Hungary's position of protecting the EU's borders and restoring law and order accepted by EU leaders

“Although the Hungarian government doesn’t like the border security fence”, it has proven to be effective, because it is capable of stopping, or at least slowing illegal immigration, Hungary's government spokesperson said

Hungary's long-standing position of reinforcing the protection of Europe's external borders and restoring law and order along the EU's border zones has gradually become the general consensus position among those present at the EU summit in Malta last week, Government Spokesperson Zoltán Kovács has said.

“The Hungarian opinion, which was previously branded as utopian, and according to which the direct defense of Europe’s borders is in itself not sufficient, but migration should instead be stopped further away from the borders and as close as possible to the conflict zones that are the source of migration, is now starting to become the prevailing element of talks," Dr. Kovács said during a press conference at the Hungarian Embassy in London. 

Kovács said the Hungarian government welcomes this recognition and regards it as extremely timely, but in its opinion, this recognition is not equal to the completion of the task at hand: the declarations made thus far are still very far from actual, effective measures.

“Although the Hungarian government doesn’t like the border security fence either”, it has proven to be effective, because it is capable of stopping, or at least slowing illegal immigration, he said.

“Without physical border barriers, people smugglers would be able to continue their multi-billion euro dealings unhindered," he added.

As a planned new measure, Kovács mentioned that in the future, migrants who submit official requests for asylum will also not be able to move freely within the territory of Hungary until a decision is made on whether they are eligible for political asylum or refugee status.

With regard to the state of the Hungarian economy, Kovács said that "the measures introduced during the past six years have brought the country back from the brink of economic collapse, the rate of unemployment is at historic lows and the number of people in employment exceeds the European average."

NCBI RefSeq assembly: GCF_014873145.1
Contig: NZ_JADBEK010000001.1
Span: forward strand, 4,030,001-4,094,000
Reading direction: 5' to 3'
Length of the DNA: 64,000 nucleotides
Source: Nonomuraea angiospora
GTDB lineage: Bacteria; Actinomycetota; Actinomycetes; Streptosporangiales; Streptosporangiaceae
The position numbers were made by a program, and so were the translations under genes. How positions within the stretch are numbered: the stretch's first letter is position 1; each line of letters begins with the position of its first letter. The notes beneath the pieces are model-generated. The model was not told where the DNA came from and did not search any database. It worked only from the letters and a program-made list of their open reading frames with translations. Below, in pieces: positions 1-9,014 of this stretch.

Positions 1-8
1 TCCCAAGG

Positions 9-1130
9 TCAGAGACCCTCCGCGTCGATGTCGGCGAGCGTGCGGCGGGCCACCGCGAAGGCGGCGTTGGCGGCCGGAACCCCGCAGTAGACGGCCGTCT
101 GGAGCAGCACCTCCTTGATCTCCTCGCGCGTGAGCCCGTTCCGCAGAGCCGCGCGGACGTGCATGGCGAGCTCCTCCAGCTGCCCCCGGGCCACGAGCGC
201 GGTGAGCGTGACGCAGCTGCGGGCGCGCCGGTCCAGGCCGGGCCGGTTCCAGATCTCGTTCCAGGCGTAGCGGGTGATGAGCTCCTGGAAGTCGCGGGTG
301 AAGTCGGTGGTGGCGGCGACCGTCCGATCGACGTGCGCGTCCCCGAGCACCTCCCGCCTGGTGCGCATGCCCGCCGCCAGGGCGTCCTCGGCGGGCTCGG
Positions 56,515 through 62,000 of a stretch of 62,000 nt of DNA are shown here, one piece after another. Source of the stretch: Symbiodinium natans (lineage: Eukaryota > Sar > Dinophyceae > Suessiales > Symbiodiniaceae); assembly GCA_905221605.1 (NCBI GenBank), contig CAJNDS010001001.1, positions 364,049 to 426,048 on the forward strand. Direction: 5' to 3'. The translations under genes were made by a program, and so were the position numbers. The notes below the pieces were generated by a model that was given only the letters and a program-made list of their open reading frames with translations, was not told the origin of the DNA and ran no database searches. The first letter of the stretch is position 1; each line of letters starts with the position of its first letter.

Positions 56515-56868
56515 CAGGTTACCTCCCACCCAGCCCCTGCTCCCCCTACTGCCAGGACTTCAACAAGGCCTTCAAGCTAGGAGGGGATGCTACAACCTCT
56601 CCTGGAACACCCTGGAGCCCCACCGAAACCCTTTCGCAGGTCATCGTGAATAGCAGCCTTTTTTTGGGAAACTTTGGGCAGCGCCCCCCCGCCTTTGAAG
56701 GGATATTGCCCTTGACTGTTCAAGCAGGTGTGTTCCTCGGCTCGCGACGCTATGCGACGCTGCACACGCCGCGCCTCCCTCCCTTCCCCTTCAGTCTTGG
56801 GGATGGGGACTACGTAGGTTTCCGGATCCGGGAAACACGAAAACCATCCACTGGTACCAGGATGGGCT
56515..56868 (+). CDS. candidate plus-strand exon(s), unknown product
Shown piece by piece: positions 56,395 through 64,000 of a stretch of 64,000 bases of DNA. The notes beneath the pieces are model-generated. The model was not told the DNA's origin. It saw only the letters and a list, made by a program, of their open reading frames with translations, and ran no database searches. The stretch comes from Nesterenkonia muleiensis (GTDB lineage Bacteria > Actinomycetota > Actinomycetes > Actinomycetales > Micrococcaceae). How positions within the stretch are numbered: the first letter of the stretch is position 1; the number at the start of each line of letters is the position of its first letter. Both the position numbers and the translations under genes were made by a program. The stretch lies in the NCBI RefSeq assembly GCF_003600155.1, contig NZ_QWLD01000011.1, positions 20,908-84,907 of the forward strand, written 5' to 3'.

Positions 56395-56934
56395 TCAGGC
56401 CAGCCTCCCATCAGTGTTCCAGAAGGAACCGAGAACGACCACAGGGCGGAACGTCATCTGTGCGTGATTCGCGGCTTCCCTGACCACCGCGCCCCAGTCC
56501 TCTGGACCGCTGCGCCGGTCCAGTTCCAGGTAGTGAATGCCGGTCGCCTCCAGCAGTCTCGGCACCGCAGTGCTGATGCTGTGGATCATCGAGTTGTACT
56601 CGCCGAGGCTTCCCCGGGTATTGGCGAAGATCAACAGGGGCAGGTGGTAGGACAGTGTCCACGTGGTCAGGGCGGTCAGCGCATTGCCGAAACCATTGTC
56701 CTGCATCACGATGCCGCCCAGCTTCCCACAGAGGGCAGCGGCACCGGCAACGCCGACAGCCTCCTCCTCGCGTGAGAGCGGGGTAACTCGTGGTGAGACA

Speaking in an interview on Sky News, which aired on Monday evening, Kovács touched on Europe’s relationship with Russia saying that "this issue must be assessed while taking into account reality, and accordingly Hungary is urging a rethink of this relationship, particularly in view of the fact that in the case of Russia an over-politicized, over-ideological approach will not work”.

“We in Central Europe, and especially in Hungary, are dependent [on Russia] whether we like it or not because the European Union is not providing us with the kind of infrastructure we would require to replace our dependency on Russian oil and gas infrastructure, for instance, and this is a reality that we must take into account," Kovács stressed.

In reply to a question on whether, during the course of Brexit negotiations, Hungary would support the British proposal to regain full supervision of its own borders while retaining full access to the European Union’s internal market after leaving the EU, Kovács said that this will be decided at the European level.

“Hungary’s own standpoint on the issue is determined by the security of Hungarians living and working in Great Britain, and the Hungarian government will be insisting that the rights of Hungarians are enforced according to the principle of equality. Otherwise, the 27 partner states of the European Union must negotiate with London together on the conditions for Brexit," he said.